Goshen County trio qualify for NHSFR in July; High school finals rodeo is scheduled for July 16-22 in Gillette

Andrew Towne
Posted 6/20/23

GOSHEN COUNTY – Kyler Cark, Hadley Thompson and Baliegh Lane punched their tickets to the National Finals High School Rodeo with a strong showing during the 2022-23 high school rodeo season.

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Goshen County trio qualify for NHSFR in July; High school finals rodeo is scheduled for July 16-22 in Gillette


GOSHEN COUNTY – Kyler Cark, Hadley Thompson and Baliegh Lane punched their tickets to the National Finals High School Rodeo with a strong showing during the 2022-23 high school rodeo season.

The trio placed in the top four of the final state standings at the conclusion of the recently held state finals in Rock Springs, qualifying them for NHSFR which will be held July 16-22 at the Camplex Event Center in Gillette.

It won’t be the first trip to nationals for Clark and Lane, while it will be the first trip to the high school finals for Thompson.

Thompson, of Yoder, will be the busiest of the trio, qualifying in goat tying, breakaway roping, barrel racing and pole bending.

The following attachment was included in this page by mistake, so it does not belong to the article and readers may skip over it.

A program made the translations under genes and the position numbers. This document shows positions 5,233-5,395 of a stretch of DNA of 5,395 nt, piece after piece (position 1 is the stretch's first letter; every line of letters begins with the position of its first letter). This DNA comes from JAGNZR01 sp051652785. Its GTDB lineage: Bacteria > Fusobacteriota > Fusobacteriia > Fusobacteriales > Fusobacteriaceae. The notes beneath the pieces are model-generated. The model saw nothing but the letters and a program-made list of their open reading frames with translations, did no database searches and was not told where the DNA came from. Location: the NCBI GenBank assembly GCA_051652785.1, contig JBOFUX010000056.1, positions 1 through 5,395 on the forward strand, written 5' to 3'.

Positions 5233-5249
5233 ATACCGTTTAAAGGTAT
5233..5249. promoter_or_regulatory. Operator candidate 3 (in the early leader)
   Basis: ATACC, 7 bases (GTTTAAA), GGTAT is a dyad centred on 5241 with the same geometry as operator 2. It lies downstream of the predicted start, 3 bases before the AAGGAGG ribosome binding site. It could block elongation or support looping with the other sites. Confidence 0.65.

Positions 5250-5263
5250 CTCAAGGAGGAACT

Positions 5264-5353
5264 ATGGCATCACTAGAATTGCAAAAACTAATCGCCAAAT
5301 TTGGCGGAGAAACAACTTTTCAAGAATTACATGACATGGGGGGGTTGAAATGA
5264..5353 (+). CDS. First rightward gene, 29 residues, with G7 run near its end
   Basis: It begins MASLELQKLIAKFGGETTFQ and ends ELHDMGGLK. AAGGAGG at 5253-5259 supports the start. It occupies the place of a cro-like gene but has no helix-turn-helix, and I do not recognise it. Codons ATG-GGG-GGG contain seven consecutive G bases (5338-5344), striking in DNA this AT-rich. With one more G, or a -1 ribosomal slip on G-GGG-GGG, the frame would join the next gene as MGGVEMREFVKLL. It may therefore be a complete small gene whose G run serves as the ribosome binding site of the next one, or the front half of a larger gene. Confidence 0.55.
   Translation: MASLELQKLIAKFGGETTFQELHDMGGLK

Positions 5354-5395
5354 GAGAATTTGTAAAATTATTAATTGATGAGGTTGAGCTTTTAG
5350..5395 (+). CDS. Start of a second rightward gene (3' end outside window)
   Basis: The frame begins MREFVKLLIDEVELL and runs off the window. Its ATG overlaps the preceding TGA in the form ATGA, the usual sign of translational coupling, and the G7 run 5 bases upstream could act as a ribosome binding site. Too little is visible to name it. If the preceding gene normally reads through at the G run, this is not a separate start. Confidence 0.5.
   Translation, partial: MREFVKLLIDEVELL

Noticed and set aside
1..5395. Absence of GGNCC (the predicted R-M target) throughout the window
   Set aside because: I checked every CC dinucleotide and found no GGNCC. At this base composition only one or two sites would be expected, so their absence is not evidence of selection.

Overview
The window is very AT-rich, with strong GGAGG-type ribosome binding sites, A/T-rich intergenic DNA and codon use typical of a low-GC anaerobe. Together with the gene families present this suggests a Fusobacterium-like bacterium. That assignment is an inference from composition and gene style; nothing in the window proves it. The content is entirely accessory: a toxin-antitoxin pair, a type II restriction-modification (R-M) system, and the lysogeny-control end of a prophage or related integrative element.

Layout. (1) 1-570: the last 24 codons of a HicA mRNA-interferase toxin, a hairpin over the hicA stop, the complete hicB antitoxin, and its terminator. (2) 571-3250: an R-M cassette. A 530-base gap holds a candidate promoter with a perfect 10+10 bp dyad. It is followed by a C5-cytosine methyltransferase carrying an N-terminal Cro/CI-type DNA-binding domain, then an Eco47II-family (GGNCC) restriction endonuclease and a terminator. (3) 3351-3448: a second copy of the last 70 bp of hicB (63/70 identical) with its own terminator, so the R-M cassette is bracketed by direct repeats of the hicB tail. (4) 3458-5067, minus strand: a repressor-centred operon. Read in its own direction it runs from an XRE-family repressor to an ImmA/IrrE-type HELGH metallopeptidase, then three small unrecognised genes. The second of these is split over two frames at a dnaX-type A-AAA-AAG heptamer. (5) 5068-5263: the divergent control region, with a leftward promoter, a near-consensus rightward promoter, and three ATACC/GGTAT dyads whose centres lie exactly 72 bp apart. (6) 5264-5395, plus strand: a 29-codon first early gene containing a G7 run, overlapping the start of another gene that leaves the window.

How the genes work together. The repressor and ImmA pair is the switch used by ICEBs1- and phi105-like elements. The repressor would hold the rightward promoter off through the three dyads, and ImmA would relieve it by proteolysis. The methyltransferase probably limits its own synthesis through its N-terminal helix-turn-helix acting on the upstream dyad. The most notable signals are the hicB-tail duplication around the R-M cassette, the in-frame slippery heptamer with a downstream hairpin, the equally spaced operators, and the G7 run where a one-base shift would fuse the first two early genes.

Thompson raked in the achievements in Rock Springs, winning All-Around Cowgirl Champion, WYHSRA Goat Tying State Champion, WYHSRA Breakaway Roping State Champion and WYHSRA Rookie Cowgirl of the Year.

Even though it will be her first trip to nationals at the high school level, Thompson is no stranger to being on the big stage having qualified for the National Junior High Finals Rodeo.

Thompson set the bar high for herself, eyeing the all-around title.

“I’m really excited about it and having that many events, and I’m hoping to put good runs together, and honestly, I’m going for the all-around title,” she said.

She knows it’s going to take a lot of work to accomplish as freshman.

“I would have to do well in all my events and bring in enough points to get this accomplished,” Thompson said. “I’m preparing for it and hoping for the best.”

Trying to balance competing in four events won’t be a problem for Thompson.

“Since I’ve been young, I’ve always done all the events, so it’s something that I’ve always done,” she said. “You have to keep a good mindset, take it one run at a time and do the best you can.”

With the rodeo being held back in Wyoming again, Thompson says it does add a home arena advantage of sort.

“It helps my horses out a lot because they don’t have to go as far,” They are used to our weather. We know a lot of people in Gillette and won’t have to keep our horses in stalls. We’ll be able to keep our horses off ground at some friend’s house.”

It’s an arena which both Thompson and her horses have competed in the past.

“My horses are comfortable there, and that makes me more comfortable,” she said. "It makes you feel more prepared.”

Clark, of Yoder, will be making his second trip to nationals in team roping. This trip will feature a new roping partner in Royce Breeden, of Carpenter.